Perhaps a relation will read this an contact me with more information. I hope so.
Mont Mettie Munger, Jr. changed his name to Robert M. Munger
Son of Mont Mettie Munger, Sr. and Lucy Wilma Stark
Born on April 06, 1920 in Avalon, Allegheny County, Pennsylvania
Died on June 27, 2007 at Lake Worth, Palm Beach County, Florida
Known to family as "Junior"
Thursday, November 5, 2009
Service in World War I
Wednesday, November 4, 2009
The word prompt for the 18th Edition of Smile For The Camera is "Travel." Planes, trains and automobiles. Horses, mules, carts, and wagons. Bikes or on foot. Show us your family and how they traveled. This is going to be a good one, I feel it in my luggage. Admission is free with every photograph! Thank you to footnote MAVEN over at Shades of the Departed for hosting.
What a “buggy!” There are numerous notes throughout my maternal grandmother’s photo albums and notes that refer to a car as a “buggy” or "the machine." I know next to nothing about cars, so I can’t identify the make and model of this one, however the folks standing in front of it include my mother, her parents, her aunt and her grandmother.
This was an extensive family motor trip traveling from Avalon, Pennsylvania to Washington D.C. and Mt. Vernon; then into New York during August 1928. My mother was 6 ½ years old. From the photos and captions the itinerary for this trip covered Washington, DC., and Mt. Vernon, and then up the Hudson River through the Adirondack Mountains visiting West Point, Saratoga Springs, Glens Falls and the Ausable Chasm near Plattsburg. Then into the Finger Lake area—Ithaca and Watkins Glen, before returning to Avalon. The West Point portion of the Hudson River adventure was on the Old Storm King Highway.
The car belonged to my mother’s Uncle Walter. Her father and my grandfather, Charles Edward Stark, never owned a car.
Travelers on this family holiday were:
My mother: Martha Jean Stark
Her father, my grandfather: Charles Edward Stark
Her mother, my grandmother: Martha Marie Frederick Stark
Her uncle, my granduncle: Alfred Walter Stark
Her aunt, my grandaunt: Frances Stark
Her grandmother,my great grandmother: Wilhelmina Catherine Schwarz Stark
Tuesday, November 3, 2009
Tombstone Tuesday--William Williams and Trumbull Cemetery or Old Cemetery, Lebanon, New London County, Connecticut
4. William Williams signer of the Declaration of Independence.
5. Standing Stones has more details and photographs taken in Trumbull Cemetery. Of special interest is the information on the various carvers of the tombstones found within the cemetery.
6. The William Williams House on Lebanon Green. Privately owned.
Monday, November 2, 2009
Michael Motz, son of Philip Jacob Motz and Barbara Young, was born on November 6, 1845 in Knox County, Ohio. He married Magdalena Ullman, daughter of John Ullman and Catherine Derrenburger Ullman on May 19, 1867 in Holmes County, Ohio. Magdalena, known as Lana, was born on January 16, 1844 in Washington Township, Holmes County, Ohio.
On the 1880 Ohio Federal Census, the Motz family was living on Main Street in New Lexington, Perry County, Ohio and Michael was employed as a baker. A female servant is listed as living in the home. By the 1900 Ohio census, the Michael had relocated his family to Loudonville Village, Hanover Township in Ashland County, Ohio and he was a grocer. Michael ran his grocery store on Main Street until his death in 1927 at which time his youngest child, Josephine Laura Motz became the proprietor.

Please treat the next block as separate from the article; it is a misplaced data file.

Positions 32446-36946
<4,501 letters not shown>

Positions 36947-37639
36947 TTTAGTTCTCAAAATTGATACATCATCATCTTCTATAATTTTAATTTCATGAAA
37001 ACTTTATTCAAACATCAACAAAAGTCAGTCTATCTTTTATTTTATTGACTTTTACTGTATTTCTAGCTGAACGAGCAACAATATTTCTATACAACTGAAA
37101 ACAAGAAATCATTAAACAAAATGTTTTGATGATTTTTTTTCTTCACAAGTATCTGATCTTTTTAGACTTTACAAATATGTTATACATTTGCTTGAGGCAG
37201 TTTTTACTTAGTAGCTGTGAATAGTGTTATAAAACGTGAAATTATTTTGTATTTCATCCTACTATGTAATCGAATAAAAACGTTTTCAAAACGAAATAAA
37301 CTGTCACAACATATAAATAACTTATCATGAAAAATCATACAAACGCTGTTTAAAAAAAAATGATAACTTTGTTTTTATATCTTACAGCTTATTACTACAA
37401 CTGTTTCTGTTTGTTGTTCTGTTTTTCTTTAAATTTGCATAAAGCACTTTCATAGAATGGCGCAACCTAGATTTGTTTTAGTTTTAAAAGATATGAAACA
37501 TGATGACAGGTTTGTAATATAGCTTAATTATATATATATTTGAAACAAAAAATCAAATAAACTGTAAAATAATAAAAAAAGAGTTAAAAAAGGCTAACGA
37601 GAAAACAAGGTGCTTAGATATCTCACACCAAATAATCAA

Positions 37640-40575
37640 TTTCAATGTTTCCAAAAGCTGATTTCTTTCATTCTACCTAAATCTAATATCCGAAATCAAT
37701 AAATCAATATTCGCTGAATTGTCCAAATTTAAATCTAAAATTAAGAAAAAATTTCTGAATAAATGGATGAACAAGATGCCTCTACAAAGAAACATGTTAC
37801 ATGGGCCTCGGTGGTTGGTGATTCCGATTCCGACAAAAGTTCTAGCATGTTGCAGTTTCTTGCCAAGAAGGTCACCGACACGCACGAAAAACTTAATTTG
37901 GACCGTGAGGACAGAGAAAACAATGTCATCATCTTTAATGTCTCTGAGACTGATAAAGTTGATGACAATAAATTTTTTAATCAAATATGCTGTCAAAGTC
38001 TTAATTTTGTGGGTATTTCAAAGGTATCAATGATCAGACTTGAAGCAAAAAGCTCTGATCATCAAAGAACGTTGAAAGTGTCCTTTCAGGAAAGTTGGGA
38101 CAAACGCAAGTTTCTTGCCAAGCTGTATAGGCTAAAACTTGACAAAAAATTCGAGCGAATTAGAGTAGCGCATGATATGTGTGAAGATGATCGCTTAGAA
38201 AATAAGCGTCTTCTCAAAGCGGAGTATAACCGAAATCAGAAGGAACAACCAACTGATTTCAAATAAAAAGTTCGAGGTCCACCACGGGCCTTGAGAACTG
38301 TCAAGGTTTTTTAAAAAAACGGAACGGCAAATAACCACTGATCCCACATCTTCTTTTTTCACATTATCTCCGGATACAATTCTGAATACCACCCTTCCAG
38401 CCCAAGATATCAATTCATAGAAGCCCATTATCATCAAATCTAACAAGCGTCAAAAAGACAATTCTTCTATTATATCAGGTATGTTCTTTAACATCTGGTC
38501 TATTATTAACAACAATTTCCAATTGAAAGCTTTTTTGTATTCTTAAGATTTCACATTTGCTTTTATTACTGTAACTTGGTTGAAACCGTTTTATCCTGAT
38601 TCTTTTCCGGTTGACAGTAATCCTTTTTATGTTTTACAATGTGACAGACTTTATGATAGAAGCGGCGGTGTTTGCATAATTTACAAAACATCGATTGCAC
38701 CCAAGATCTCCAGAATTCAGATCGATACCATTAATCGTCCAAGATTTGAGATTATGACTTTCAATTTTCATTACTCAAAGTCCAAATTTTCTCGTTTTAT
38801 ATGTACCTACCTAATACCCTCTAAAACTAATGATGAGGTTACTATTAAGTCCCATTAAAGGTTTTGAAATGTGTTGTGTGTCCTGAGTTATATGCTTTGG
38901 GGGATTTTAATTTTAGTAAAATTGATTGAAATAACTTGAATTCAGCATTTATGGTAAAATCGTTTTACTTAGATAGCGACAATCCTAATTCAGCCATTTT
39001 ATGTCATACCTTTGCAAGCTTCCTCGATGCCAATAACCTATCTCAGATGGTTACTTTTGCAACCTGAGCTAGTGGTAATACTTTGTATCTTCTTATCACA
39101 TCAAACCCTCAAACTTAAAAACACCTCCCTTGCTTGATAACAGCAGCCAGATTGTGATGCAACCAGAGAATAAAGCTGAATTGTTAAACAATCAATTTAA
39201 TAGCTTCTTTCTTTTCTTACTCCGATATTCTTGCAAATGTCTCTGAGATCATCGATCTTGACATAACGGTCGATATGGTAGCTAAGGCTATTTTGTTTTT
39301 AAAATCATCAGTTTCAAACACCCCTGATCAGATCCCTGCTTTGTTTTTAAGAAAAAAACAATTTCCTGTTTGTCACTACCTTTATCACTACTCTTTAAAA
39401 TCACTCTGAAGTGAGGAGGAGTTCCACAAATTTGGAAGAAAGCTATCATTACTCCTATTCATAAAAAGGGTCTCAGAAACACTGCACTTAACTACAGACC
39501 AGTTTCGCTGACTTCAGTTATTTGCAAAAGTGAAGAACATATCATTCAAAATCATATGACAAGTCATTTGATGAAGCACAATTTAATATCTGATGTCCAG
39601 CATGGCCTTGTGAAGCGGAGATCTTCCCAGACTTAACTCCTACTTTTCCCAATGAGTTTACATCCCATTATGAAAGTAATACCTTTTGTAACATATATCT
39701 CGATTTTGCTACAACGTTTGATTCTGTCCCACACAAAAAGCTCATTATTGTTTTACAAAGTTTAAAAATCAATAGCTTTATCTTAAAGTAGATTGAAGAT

Michael Motz died at age eighty-one, on March 7, 1927 in Loudonville, Ashland County, Ohio and was buried in the Loudonville Cemetery just down the street from his grocery store. In his honor all the merchants in town closed their stores for one hour during his funeral service. Magdalena contined to live in Loudonville until her death on September 11, 1935 at age ninety-one. She is buried next to her husband in Loudonville Cemetery.
6. Josephine Laura Motz--born July 11, 1882 in New Lexington, Perry County, Ohio and died November 29, 1969 in Loundonville, Ashland County, Ohio. She married Harry LeRoy Redd in Ashland County, Ohio on July 10, 1948. Both Josephine and Harry are buried in the Loudonville Cemetery. In 1971 a bequeath from the estate of Josephine Motz Redd was made to the Zion Evangelical Lutheran Church in Loudonville in the amount of $5000 which was designated as The Josephine Motz Redd Memorial Scholarship of Zion Evangelical Lutheran Church, Loudonville, Ohio. The scholarship is to be used for students of archeology assigned to archaelogical digs in Palestine.
-Mt. Zion Lutheran Church, Loudonville, Ohio Weekly Bulletin
-Clara Motz Ohio Death Certificate, Ashland County, Number 35205
-Michael Motz Ohio Death Certificate, Ashland County, Number 13225
-Magdalena Ullman Motz Ohio Death Certificate, Ashland County, Number 52184
-1880 Ohio Census, New Lexington, Perry County
-1990 Ohio Census, Loudonville Village, Hanover Township, Ashland County, ED 3, Sheet 3B
-1910 Ohio Census, Loudonville Village, Hanover Township, Ashland County, ED 4, Sheet 4B
-1920 Ohio Census, Loudonville Village, Hanover Township, Ashland County, ED 4, Sheet 20A
-1930 Ohio Census, Loudonville Village, Hanover Township, Ashland County, ED 3-6, Sheet 14B
-The Mansfield News, Mansfield, Ohio
-Mansfield News Journal, Mansfield, Ohio
-Find-A-Grave, Motz and Redd, Loudonville Cemetery, Loudonville, Ohio
© 2009, copyright Linda Hughes Hiser